Relationships between human resource management practices, employee satisfaction, service quality, and employee service behavior in the hotel industry

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The hotel industry is critical in developing the economy. Moreover, it is the largest and most rapidly growing industry in Jordan. Employee satisfaction is a crucial element for the success of any organization, particularly in the hotel industry. Therefore, this study aims to examine the influence of human resource management (HRM) practices since these constructs could influence different outcomes at the workplace, such as employee satisfaction, service quality, and employee service behavior in the hotel industry. The study has undertaken five primary HRM practices – recruitment, capability, compensation, performance appraisal, and training and development (T&D) – to measure their impact on employee satisfaction, service quality, and employee service behavior. Data were collected from 290 employees and 290 customers of Jordan’s hotels across all categories in the four main tourist attractions: Amman, Petra, Aqaba, and the Dead Sea. A quantitative approach was employed using various statistical tools such as mean, tabulation of data, correlation, and ANOVA by SPSS software. The results indicated that HRM practices positively affect service quality, employee service behavior, and employee satisfaction. It was also found that when employees in Jordan’s hotel industry demonstrate excellent service behavior, the customer perceptions of service quality increase. Finally, effective human resource management strategy systematically organizes all individual human resource management measures to directly influence employee satisfaction, service behavior, and service quality in a way that leads hotels to achieve organizational success.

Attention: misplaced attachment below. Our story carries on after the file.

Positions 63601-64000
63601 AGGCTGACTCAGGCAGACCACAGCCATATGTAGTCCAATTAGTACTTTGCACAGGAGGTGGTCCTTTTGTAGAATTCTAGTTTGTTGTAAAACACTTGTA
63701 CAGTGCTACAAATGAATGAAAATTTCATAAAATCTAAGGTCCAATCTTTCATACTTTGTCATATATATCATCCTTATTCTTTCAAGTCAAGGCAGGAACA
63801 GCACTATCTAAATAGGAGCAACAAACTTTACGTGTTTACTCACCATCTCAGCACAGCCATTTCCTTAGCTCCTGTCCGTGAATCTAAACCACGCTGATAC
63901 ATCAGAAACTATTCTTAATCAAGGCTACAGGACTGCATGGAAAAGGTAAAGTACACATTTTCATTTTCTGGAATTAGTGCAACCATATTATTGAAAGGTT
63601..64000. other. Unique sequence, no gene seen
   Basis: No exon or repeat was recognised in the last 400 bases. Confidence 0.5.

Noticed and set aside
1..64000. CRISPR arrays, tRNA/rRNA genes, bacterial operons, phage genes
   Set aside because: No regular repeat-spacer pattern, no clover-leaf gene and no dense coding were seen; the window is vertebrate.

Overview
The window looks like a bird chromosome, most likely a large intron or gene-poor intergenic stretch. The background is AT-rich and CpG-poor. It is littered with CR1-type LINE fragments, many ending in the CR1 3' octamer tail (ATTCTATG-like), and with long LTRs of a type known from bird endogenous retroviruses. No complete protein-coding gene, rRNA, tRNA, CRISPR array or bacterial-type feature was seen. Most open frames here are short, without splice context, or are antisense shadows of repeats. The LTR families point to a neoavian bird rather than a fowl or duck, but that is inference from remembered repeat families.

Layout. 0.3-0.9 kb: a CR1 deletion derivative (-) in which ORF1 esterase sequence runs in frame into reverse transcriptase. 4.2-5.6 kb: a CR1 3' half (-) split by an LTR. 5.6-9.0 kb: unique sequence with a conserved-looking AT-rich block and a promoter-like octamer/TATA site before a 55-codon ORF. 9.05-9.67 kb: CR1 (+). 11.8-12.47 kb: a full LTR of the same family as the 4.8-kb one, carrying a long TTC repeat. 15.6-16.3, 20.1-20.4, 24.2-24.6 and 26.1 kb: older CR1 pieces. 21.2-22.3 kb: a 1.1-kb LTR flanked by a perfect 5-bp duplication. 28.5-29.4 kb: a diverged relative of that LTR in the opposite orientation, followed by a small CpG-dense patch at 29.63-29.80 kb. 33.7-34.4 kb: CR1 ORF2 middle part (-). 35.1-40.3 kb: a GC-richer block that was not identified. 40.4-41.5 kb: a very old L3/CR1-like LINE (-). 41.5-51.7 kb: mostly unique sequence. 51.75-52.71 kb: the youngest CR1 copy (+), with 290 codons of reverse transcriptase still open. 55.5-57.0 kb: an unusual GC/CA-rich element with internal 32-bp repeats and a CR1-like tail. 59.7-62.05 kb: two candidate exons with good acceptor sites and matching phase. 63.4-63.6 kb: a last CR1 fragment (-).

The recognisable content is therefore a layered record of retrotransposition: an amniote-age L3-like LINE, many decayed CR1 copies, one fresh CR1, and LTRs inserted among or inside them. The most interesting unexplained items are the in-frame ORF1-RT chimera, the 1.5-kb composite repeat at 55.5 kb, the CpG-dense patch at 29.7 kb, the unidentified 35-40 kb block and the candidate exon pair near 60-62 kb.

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    • Table 1. Demographics of hotel employees
    • Table 2. Demographics of hotel customers
    • Table 3. Mean and SD values
    • Table 4. Matrix of correlation
    • Table 5. Test of the first hypothesis
    • Table 6. Test of the second hypothesis
    • Table 7. Test of the third hypothesis
    • Conceptualization
      Alhareth Mohammed Abu Hussein, Al Montaser Mohammad, Ahmad Alheet, Mahmoud Hussein Abu Joma, Salman Abu Lehyeh
    • Investigation
      Alhareth Mohammed Abu Hussein, Mahmoud Hussein Abu Joma, Salman Abu Lehyeh
    • Methodology
      Alhareth Mohammed Abu Hussein, Al Montaser Mohammad, Ahmad Alheet
    • Project administration
      Alhareth Mohammed Abu Hussein, Salman Abu Lehyeh
    • Supervision
      Alhareth Mohammed Abu Hussein, Ahmad Alheet
    • Writing – original draft
      Alhareth Mohammed Abu Hussein, Al Montaser Mohammad, Mahmoud Hussein Abu Joma, Salman Abu Lehyeh
    • Writing – review & editing
      Alhareth Mohammed Abu Hussein, Al Montaser Mohammad, Ahmad Alheet, Salman Abu Lehyeh
    • Data curation
      Al Montaser Mohammad, Salman Abu Lehyeh
    • Formal Analysis
      Al Montaser Mohammad, Mahmoud Hussein Abu Joma
    • Funding acquisition
      Al Montaser Mohammad, Ahmad Alheet, Salman Abu Lehyeh
    • Resources
      Al Montaser Mohammad, Ahmad Alheet, Mahmoud Hussein Abu Joma
    • Software
      Al Montaser Mohammad, Ahmad Alheet, Salman Abu Lehyeh
    • Validation
      Al Montaser Mohammad
    • Visualization
      Al Montaser Mohammad, Ahmad Alheet, Mahmoud Hussein Abu Joma, Salman Abu Lehyeh